London – Raqqa was liberated on Tuesday from the grasp of the ISIS terrorist group that had turned the ancient city into its stronghold and a symbol of its atrocities.
The city has been inhabited for hundreds of years, and its peak, it enjoyed a golden age under the early Islamic empire of the Abbasids.
In 722, Caliph al-Mansour ordered the construction of the city of al-Rafiqa, which lies near Raqqa. The two cities eventually were merged into one.
In 796, the powerful caliph Haroun al-Rashid transferred his capital there from Baghdad because of its strategic location at a crossroads between Byzantium, Damascus and Iraq. It sits 90 kilometers (55 miles) south of the Turkish border and about halfway between Syria’s second city Aleppo and the Iraqi frontier.
He ordered major works and Raqqa was soon dotted with grand palaces and mosques.
Although the caliph’s court returned to Baghdad in 809, Raqqa remained a major administrative center for the western part of the empire.
But in 1258, the city was largely destroyed by the Mongol invasion.
Before the Syrian civil war, Raqqa prospered from agriculture in the fertile valley and benefited from nearby hydroelectric dams generating power for much of the country.
On March 4, 2013, two years after Syria’s war broke out, Raqqa was the first provincial capital to fall to rebels. The seized control of the military intelligence headquarters, one of the most notorious regime detention centers in the entire province, said the Syrian Observatory for Human Rights. They also destroyed a statue of late leader Hafez al-Assad, the father of the current regime head, Bashar.
Clashes however soon erupted in 2014 between ISIS and opposition fighters, including the al-Nusra Front. They culminated in ISIS seizing complete control of Raqqa in January of that same year.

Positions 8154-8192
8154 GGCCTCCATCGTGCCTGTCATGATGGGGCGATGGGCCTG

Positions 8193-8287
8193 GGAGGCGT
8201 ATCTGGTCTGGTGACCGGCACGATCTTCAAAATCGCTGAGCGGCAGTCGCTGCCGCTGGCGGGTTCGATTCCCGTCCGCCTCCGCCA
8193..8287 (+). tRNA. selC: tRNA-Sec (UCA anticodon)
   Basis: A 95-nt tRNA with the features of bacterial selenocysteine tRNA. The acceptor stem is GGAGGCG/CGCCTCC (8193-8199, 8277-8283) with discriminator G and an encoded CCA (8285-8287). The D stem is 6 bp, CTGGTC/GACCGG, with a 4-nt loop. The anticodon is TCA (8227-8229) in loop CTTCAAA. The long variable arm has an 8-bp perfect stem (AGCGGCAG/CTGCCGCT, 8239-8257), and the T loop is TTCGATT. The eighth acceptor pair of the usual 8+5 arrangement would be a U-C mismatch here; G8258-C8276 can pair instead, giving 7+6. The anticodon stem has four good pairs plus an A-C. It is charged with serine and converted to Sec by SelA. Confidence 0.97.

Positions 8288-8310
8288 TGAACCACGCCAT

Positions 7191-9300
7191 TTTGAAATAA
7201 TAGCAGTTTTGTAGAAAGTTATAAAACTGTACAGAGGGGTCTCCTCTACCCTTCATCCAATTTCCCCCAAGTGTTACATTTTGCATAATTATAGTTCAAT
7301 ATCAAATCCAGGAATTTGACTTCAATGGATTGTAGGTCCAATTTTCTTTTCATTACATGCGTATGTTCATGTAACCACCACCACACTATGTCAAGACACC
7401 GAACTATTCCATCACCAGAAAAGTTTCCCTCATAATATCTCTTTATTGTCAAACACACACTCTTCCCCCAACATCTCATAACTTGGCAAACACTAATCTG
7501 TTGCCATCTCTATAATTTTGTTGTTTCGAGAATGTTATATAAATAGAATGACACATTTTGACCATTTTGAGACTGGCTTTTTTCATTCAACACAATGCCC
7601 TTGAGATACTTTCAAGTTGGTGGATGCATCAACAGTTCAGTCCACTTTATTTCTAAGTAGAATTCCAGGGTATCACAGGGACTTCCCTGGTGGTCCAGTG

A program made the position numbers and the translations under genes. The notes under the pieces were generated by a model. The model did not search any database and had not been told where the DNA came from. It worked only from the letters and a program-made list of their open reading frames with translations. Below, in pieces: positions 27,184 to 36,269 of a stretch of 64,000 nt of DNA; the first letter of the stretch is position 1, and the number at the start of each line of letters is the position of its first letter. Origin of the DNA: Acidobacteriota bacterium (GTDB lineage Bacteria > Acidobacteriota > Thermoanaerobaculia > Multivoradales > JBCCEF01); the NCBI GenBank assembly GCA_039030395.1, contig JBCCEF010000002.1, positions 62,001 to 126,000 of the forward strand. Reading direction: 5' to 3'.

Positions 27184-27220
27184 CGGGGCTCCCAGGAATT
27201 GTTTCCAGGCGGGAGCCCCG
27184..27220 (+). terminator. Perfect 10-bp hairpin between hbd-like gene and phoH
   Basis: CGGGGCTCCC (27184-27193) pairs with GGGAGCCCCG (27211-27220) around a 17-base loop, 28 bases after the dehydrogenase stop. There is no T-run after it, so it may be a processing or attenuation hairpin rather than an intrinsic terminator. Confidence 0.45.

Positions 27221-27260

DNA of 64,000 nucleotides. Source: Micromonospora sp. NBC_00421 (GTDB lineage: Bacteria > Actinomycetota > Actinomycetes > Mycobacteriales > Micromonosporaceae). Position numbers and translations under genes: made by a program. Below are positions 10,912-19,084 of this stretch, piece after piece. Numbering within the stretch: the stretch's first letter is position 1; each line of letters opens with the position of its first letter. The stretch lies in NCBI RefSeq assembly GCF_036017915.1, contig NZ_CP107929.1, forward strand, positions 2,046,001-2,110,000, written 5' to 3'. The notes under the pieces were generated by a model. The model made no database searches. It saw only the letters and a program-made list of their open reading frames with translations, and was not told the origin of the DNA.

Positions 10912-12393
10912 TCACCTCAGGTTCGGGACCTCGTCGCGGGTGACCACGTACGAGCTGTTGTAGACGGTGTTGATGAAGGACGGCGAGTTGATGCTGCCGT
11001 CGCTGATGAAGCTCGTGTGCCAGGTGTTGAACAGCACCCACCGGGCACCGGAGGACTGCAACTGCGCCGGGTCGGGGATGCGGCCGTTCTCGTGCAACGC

In June 2014, ISIS declared its infamous “caliphate” across swathes of Syria and Iraq.
In August 2014, ISIS enjoyed complete control of Raqqa province after seized the Tabaqa airport from the regime. It then went on to impose its laws in Raqqa through intimidation and terror. It resorted to mass executions, beheadings, rape, ethnic cleansing and stoning to impose its extremist ideology on others.
Raqqa has long been coveted by multiple parties to the Syrian conflict, including the regime, Russia, Turkey and the US-led coalition set up in 2014 to tackle IS.
On November 5, 2016, the US-backed Syrian Democratic Forces (SDF) launched a major offensive dubbed “Wrath of the Euphrates” to seize the city.
As the SDF closed in on the city, thousands of Raqa residents were smuggled out to territory captured by the US-backed force.
After taking swathes of the surrounding province, including the key town of Tabqa and the adjacent dam, the SDF sealed off the approaches to Raqqa from the north, east and west.
In early July, SDF forces penetrated the heavily fortified heart of the city for the first time but continued to face tough resistance from the extremists.
On September 1, the SDF successfully captured the entire historic district, bringing it closer than ever to ISIS’ bastion’s well-defended and densely populated heart.
By late September, they had taken control of 90 percent of the city, cornering the extremists in Raqqa’s stadium, a few surrounding buildings and a major hospital.
On October 17, an SDF spokesman told AFP that the group’s fighters had “taken full control of Raqqa” from ISIS.